Offering frequent news and analysis from the majestic Evergreen State and beyond, The Cascadia Advocate is the Northwest Progressive Institute's unconventional perspective on world, national, and local politics.

Tuesday, May 03, 2005

Highlights and more on yesterday's hearing

Those of you who find the many twists and turns in the gubernatorial race election challenge to be a bit confusing can take solace in the following simple highlights, courtesy of the Seattle Times' David Postman:

Highlights from the hearing:


  1. Republicans will be allowed to offer evidence showing how illegal votes might have affected the election by assigning those votes to Christine Gregoire and Dino Rossi in the same proportion as the overall vote in any given neighborhood. Democrats will be able to challenge the scientific value of the evidence at a later hearing.
  2. Democrats will be allowed to introduce evidence of election errors and illegal votes that may have aided Rossi.
  3. Both sides will have to present "clear and convincing" evidence that a vote was cast by a felon.
  4. Bridges set out six standards for the evidence, similar to what Democrats had proposed: that the voter was convicted as an adult; was convicted of a felony; was not given a deferred sentence; has not had his or her voting rights restored; that they cast a ballot in the November election and voted for a gubernatorial candidate.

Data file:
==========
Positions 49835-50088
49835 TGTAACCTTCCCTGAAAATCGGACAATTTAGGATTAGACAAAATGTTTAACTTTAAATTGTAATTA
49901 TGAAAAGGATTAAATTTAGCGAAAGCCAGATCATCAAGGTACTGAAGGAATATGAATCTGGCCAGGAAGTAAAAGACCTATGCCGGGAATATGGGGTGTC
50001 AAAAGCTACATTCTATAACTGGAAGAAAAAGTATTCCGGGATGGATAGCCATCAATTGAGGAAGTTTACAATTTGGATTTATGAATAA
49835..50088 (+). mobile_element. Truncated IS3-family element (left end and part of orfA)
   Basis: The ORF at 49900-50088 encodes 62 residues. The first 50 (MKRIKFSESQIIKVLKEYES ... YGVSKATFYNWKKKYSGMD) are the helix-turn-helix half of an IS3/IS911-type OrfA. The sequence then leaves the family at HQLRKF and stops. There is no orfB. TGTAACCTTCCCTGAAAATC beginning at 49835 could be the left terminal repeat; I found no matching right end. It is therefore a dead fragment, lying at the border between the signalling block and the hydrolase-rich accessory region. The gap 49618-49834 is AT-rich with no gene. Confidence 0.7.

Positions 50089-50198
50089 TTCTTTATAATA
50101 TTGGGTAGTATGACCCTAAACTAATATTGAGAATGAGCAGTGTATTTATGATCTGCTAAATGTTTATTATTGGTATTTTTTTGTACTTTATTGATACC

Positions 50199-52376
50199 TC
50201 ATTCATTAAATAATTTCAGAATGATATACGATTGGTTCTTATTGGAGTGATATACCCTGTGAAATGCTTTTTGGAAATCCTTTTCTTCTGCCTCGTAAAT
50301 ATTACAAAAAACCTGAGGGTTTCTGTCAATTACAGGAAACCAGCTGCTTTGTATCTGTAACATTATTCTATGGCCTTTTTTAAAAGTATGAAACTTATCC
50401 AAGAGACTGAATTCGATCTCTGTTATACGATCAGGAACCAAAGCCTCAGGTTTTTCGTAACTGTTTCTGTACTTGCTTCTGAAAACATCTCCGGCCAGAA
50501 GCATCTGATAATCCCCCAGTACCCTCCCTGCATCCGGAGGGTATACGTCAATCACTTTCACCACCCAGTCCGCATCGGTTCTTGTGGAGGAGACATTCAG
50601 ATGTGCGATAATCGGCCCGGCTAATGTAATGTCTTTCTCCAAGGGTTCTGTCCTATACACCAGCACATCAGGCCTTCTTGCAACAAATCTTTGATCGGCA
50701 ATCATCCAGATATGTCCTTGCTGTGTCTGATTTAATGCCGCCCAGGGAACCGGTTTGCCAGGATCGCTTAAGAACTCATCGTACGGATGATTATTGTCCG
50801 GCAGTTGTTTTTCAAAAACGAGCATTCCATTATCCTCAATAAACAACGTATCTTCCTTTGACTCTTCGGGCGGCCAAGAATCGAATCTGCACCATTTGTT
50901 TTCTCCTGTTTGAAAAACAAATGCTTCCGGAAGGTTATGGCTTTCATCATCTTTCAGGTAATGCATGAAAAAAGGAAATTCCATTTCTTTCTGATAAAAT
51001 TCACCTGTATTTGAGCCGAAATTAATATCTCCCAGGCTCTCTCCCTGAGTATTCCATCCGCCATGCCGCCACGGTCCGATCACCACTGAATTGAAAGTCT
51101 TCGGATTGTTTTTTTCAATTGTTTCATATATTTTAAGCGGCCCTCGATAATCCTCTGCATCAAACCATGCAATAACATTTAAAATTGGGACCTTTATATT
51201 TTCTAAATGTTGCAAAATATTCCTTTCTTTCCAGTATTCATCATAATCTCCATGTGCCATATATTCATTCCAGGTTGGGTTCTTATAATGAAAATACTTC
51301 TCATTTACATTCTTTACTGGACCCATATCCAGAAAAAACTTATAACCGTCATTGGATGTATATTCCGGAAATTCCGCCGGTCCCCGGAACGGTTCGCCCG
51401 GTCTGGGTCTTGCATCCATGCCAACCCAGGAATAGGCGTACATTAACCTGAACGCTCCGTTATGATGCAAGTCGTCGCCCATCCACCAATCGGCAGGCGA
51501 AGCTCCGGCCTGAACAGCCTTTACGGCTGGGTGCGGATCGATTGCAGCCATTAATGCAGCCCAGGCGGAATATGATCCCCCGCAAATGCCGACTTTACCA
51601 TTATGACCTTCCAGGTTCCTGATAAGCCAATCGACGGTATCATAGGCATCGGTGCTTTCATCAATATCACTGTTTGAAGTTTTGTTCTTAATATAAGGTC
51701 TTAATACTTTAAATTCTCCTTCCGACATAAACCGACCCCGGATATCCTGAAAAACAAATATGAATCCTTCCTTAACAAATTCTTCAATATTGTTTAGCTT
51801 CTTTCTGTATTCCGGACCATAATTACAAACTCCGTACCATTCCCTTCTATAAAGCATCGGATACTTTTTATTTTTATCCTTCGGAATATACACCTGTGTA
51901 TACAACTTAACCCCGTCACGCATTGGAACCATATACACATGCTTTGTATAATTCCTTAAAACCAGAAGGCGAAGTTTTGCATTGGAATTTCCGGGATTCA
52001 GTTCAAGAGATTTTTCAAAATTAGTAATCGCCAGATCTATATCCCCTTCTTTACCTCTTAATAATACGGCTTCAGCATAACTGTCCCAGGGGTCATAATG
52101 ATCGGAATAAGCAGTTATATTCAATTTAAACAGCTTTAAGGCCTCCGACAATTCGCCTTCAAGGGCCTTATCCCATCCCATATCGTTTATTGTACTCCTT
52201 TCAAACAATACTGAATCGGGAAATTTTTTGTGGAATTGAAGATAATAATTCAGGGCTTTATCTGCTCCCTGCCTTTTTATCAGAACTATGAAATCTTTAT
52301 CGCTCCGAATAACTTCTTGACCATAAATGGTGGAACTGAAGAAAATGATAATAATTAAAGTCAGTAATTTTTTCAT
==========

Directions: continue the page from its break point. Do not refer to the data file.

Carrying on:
David Postman's article in the Times this morning is an excellent account of what unfolded yesterday in Chelan County if you want a more lengthy report. Kudos to Postman for such good reporting.

Also in Postman's article: an important quote from Judge Bridges on the ruling he made concerning statistical analysis:
"However, and this is an important however," Bridges told the attorneys, "the denial of this motion [the Democrats' motion to reject statistical analysis] should not be interpreted as a pretrial ruling adopting the statistical analysis methodology. So everyone understands that; that's the ruling of the court."
(all emphasis mine)

As we noted yesterday, this is merely a preservation of the status quo. Judge Bridges made clear that his ruling does not mean the automatic acceptance of this methodology. And so the Republican case now rests on the hearing about the expert testimony, known as a Frye hearing.

David Goldstein (Goldy) of also offers his take on yesterday's events, complete with an inside scoop from the courthouse.

We'll continue following this case and provide special coverage for the trial coming up in a couple of weeks.

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